Investigation Shows XRP Theft from Ripple Chairman Hack Larger than Reported
thecryptobasic.com 12 h
An investigation from The Crypto Basic shows the XRP theft from the Ripple chairman hack was larger than previously reported, following an analysis from Hacken, a web3 security auditing protocol.
The security auditor was one of the entities to call attention to the hack on Jan. 31 following ZachXBT’s disclosure. Recall that earlier reports suggested that the exploit led to the loss of about 213 million XRP, with the malicious actors leveraging centralized exchanges to launder the funds.
In its latest report, Hacken pointed out that the movement of the stolen funds took over 11 hours. The platform noted that this long duration is unconventional, as exploiters often take out stolen funds as quickly as possible following a hacking incident.
🚨 @Ripple Case: Insights That Went Unnoticed
Driven by peculiar intricacies surrounding a recent XRP event, our team embarked on an in-depth inquiry
The key outcome of our investigation: two wallets, that took a central stage in the incident, are connected to XRP’s authorized… https://t.co/CQDU9ggkTF
— Hacken🇺🇦 (@hackenclub) February 7, 2024
The investigation by Hacken, led by their security expert Dmytro Yasmanovych, revealed that the hackers moved the stolen XRP from Larsen’s wallet to eight different addresses, and then funneled them into centralized exchanges for laundering. ZachXBT noted this earlier.
The XRP Wallet of Focus
Hacken spotlighted a particular address with the initials rU1bPM4q. According to them, this address is worth noting, as it interacted multiple times with Chris Larsen’s wallet even before the hack. These interactions confirm that Larsen knows the address.
The Hacken team then noted that one of the addresses the hackers used to receive the funds was a Kraken address. They discovered that this Kraken address also interacted with address rU1bPM4, the wallet of focus, as far back as 2020. Notably, rU1bPM4 sent 5.7 million XRP to the Kraken address in March 2020.
Based on their investigation, they were basically pointing out that the Kraken address the hackers used to receive the stolen funds has in the past interacted with an address that Larsen is familiar with. This raised questions, with speculation that Larsen might know the individuals behind the incident.
Ripple CTO Clears the Air
Notably, the Ripple CTO David Schwartz clarified the situation in a response to their report. Schwartz highlighted that Kraken only has one XRPL address, which is the address spotlighted by Hacken. All deposits to Kraken enter into this address, but users leverage destination tags to specify who the deposit goes to.
I suspect you don’t understand how the XRP Ledger works. For example, rLHzPsX6oXkzU2qL12kHCH8G8cnZv1rBJh is Kraken’s *only* XRP deposit address. All XRP deposits to Kraken are made to the same Kraken wallet.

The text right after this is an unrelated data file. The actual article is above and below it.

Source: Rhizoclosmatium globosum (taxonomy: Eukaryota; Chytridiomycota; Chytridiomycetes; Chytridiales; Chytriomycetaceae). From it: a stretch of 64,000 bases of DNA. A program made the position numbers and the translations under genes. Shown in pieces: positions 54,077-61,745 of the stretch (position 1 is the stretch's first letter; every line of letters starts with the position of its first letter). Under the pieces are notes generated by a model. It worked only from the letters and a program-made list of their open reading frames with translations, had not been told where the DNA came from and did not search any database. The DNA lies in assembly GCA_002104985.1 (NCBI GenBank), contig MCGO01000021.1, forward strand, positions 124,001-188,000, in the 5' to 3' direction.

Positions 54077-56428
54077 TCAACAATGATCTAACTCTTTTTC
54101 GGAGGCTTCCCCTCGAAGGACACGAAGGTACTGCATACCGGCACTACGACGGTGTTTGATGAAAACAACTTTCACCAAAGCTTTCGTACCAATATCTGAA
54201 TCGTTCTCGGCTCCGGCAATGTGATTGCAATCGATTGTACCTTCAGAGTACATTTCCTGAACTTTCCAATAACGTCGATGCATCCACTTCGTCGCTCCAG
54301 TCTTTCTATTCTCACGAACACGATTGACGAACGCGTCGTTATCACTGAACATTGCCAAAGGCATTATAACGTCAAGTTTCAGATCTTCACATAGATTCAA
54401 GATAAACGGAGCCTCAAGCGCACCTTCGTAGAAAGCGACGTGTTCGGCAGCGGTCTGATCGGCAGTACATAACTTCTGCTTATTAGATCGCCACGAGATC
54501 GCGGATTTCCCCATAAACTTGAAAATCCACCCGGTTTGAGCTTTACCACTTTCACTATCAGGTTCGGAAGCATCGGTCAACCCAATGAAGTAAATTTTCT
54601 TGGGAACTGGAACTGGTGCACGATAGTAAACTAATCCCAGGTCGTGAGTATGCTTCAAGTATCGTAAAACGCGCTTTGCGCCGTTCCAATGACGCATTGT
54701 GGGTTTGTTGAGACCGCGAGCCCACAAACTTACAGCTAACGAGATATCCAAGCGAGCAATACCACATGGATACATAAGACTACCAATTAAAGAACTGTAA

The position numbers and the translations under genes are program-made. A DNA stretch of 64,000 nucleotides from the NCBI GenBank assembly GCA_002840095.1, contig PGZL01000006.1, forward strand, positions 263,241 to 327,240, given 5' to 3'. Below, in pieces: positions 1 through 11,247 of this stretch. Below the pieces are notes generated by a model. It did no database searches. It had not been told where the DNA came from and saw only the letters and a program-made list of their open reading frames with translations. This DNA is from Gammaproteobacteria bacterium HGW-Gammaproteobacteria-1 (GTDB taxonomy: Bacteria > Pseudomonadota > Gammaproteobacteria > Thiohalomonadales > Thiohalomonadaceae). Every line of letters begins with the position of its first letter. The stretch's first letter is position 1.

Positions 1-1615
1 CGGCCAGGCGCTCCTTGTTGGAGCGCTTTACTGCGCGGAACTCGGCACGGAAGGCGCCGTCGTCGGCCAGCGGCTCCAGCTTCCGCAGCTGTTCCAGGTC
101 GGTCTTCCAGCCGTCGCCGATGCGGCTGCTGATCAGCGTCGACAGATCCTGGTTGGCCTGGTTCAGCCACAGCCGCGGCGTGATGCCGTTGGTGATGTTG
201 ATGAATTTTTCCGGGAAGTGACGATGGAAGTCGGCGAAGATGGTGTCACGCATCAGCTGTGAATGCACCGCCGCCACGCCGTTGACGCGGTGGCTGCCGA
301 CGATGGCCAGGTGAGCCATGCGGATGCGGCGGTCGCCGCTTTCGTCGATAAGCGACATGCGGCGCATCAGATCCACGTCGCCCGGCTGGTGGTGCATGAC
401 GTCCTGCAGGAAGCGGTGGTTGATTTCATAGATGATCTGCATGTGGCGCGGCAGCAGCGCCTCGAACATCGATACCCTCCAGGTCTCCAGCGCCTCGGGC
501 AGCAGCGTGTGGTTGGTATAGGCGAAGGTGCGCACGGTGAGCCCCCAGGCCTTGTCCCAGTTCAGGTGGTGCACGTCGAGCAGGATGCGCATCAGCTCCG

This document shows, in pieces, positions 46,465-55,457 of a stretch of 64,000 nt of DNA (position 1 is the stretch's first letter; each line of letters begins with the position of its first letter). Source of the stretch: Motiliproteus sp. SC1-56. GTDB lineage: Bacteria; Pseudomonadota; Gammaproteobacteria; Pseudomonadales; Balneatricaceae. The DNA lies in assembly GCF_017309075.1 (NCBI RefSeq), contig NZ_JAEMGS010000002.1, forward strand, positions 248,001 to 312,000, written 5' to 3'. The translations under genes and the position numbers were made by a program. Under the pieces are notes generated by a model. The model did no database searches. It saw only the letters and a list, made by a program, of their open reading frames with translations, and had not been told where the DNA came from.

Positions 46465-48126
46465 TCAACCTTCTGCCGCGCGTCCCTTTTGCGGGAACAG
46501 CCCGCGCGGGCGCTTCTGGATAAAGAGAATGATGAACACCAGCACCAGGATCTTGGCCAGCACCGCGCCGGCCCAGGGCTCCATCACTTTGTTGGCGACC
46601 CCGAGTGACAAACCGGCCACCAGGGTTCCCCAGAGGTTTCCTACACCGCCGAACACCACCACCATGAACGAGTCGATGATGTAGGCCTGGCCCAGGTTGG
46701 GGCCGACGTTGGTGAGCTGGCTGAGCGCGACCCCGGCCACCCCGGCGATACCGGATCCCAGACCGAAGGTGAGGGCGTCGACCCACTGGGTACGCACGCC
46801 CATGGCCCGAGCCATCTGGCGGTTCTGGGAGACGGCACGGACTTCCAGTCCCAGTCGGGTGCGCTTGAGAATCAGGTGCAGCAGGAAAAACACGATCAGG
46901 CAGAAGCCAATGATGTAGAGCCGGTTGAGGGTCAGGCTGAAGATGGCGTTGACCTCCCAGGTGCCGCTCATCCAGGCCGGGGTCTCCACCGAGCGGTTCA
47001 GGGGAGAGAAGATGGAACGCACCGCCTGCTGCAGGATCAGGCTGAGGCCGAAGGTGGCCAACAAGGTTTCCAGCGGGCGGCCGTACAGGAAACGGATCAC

— David «JoelKatz» Schwartz (@JoelKatz) February 8, 2024
Hacken erroneously implied that this address specifically belonged to the hackers, not knowing that it is Kraken’s general deposit address. This is basically how the XRP Ledger works. Schwartz pointed out that the Hacken time might not be familiar with how the network works.
In a subsequent update, the Hacken team admitted the error in their research, and corrected their stance. However, some questions remained unanswered, especially regarding the rU1bPM4 address earlier spotlighted in the research.
❗️ Updating our research on the Ripple case. We shared our investigation findings, noting some unusual aspects not raised earlier. Thanks to the community and Ripple representative, we’ve already got answers to a few of them, although one question remains unanswered
— Hacken🇺🇦 (@hackenclub) February 8, 2024
The team discovered that, besides interacting with the Kraken deposit address, rU1bPM4 also interacted with another address (rs1S85L) used to receive the stolen assets.
Investigation Shows More XRP Stolen
The Crypto Basic conducted its own separate investigation and found that the interaction rU1bPM4 had with the hackers’ address rs1S85L was not entirely suspicious.
Notably, rU1bPM only interacted with rs1S85L, the hackers’ address, once on the day of the hack. In addition, rs1S85L was activated by European exchange WhiteBIT, which might suggest an affiliation with the exchange. However, this remains unconfirmed.
Moreover, an extensive look at rU1bPM4 shows that the address belongs to Larsen. Interestingly, this address also saw outflows to multiple addresses belonging to the hackers during the hack. These outflows amounted to over 28 million XRP from 11:13 to 22:45 (UTC) on Jan. 30.
This indicates that rU1bPM4 also suffered an attack just like Larsen’s other wallet on Jan. 30. As a result, the interaction with rs1S85L, amounting to a 70,000 XRP, was one of the outflows initiated by the hackers. In fact, it was the last transaction from the hackers.
XRP Outflows from Ripple Chairman Hack | Bithomp
The finding suggests that the stolen funds might be more than earlier reported. Prominent on-chain sleuth Tayvona confirmed this in a reply to Hacken. She shared multiple transaction IDs of the malicious outflows, stressing that the stolen assets actually amounted to 282 million XRP, and not 213 million XRP.
Here’s the theft txns I identified. Should be ~282m xrp
— Tay 💖 (@tayvano_) February 8, 2024